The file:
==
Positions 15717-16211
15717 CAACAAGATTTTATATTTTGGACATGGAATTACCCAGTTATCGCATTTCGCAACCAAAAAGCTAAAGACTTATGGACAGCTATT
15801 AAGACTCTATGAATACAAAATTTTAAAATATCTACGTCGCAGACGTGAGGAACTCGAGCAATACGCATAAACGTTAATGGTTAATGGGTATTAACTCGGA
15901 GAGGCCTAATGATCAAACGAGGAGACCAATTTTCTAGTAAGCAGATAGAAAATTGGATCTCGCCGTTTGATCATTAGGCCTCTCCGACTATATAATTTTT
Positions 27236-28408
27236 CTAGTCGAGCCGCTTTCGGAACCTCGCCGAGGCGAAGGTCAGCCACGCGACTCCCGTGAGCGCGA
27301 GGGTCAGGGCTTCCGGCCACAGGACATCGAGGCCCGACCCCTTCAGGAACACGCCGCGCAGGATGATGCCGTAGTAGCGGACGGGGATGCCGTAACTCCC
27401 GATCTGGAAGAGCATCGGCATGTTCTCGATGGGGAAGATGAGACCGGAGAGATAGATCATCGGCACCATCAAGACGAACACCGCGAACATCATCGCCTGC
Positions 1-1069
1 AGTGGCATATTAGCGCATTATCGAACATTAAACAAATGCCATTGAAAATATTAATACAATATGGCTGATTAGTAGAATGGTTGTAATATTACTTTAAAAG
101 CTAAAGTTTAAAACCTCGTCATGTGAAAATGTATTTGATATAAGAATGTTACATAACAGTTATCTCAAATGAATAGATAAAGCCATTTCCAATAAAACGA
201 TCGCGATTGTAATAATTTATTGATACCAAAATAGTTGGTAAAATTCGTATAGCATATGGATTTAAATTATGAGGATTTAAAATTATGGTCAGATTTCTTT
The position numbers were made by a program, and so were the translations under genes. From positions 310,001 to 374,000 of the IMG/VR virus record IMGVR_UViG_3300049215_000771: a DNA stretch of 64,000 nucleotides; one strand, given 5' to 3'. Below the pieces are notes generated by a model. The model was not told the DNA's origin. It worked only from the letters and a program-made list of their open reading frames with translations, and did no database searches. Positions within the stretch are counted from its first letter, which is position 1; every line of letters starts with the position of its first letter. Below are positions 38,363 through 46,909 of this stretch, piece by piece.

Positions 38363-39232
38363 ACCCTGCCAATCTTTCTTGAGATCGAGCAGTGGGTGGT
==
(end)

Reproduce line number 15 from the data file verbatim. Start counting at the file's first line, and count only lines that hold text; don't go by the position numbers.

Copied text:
38363 ACCCTGCCAATCTTTCTTGAGATCGAGCAGTGGGTGGT